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Guenther, The “Enduring Problem” of Christ and Culture

This article is one of the best I’ve read on Niebuhr’s Christ and Culture in a long time. I think it has a good handle on what Niebuhr was trying to say and summarizes the various critiques to his theories- and I say this having read a lot on this topic.

Read Guenther’s article for yourself here.

This article is also the most challenging to what I am trying to accomplish through my blog- namely, to find examples of Christians engaging their world and characterize them by one of Niebuhr’s perspectives. Sometimes this project of mine is difficult because it is hard to summarize one person into only one category. This article, in quoting Yoders famous critique of Niebuhr, explains this difficulty

In order for his [Niebhur’s] types to work, culture must be accepted or rejected uniformly as a single bloc, without any qualification; “one must either withdraw from it all, transform it all, or keep it all in paradox.”

I don’t think this is what I’ve been trying to do. If so, Marsden’s perspective is better (as summarized by the article):

Niebuhr’s types do capture real aspects of the ongoing cultural analysis and discernment that always needs to be present among Christians, but the types are better understood as “leading motifs” or themes with respect to specific cultural activities.

In other words, rather than stereotype someone by one of Niebuhr’s five perspectives, it is better to say that in one particular instance they are acting with this specific perspective.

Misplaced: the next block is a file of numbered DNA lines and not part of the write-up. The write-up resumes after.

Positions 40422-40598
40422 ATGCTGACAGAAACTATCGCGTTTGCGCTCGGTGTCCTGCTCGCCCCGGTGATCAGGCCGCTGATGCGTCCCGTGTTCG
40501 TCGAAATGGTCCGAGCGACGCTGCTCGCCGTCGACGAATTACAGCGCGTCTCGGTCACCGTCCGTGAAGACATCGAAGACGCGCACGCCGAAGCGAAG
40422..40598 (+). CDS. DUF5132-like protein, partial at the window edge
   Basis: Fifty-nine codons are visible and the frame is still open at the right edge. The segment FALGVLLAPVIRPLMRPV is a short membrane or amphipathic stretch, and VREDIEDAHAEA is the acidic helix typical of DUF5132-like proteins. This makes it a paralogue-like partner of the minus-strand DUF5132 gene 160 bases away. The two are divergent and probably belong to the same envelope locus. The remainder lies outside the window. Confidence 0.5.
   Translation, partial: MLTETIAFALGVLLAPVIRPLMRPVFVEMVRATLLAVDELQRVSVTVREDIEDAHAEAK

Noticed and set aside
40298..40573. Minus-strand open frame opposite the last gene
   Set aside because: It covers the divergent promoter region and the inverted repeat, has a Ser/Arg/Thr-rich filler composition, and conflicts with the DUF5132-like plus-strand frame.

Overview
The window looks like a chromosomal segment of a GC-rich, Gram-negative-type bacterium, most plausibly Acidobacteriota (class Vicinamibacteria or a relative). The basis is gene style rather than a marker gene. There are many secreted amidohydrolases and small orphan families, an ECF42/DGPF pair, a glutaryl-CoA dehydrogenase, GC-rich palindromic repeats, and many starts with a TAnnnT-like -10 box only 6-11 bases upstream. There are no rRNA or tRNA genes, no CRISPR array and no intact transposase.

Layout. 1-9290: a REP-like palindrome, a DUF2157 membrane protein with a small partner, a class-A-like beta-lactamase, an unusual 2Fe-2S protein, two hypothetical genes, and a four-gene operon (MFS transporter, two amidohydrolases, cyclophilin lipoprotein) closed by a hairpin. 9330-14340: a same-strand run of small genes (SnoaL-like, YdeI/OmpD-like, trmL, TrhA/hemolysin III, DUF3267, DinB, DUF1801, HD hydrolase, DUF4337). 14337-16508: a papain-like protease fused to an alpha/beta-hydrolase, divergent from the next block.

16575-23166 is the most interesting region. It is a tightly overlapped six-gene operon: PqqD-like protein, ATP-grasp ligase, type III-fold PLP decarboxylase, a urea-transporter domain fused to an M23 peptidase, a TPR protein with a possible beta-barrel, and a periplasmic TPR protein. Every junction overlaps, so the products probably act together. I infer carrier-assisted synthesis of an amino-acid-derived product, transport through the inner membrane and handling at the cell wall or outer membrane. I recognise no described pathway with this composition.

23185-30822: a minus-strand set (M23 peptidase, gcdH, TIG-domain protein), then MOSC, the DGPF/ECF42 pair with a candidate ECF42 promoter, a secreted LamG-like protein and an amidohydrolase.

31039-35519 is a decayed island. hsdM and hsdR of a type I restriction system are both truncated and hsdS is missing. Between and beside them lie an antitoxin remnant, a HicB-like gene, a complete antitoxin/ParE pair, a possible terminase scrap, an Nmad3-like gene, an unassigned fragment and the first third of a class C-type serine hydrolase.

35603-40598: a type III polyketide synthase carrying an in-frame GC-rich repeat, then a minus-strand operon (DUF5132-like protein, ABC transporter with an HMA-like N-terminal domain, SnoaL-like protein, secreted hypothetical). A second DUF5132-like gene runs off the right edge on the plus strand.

Since we all shift between these perspectives, it is fair to say,

The first four types are perhaps best seen as different strategies for accomplishing the transformation or influence of culture described in the fifth type [Christ Transforming Culture]

Last the article discusses the Christology of Niebuhr and what this has to do with culture. Some accuse this as a false dichotomy. I have taken Niebuhr as saying that how one views Christ affects how you engage your culture. This makes Niebuhr’s Christology irrelevant and the theology of the example paramount. If you have a low view of Christ (which I extend to theology in general) then you will be one of the two radical positions because your doctrine of Christ matters less to you than how you should interact (or avoid) culture. Conversely if you have a high view of Christ (and sin and redemption, which I believe goes hand-in-hand with your doctrine of Christ) you will be in the centrist perspectives to culture. Sure Niebuhr’s Christology is mamby-pamby, wishy-washy, and relativistic but that isn’t his point in this book.

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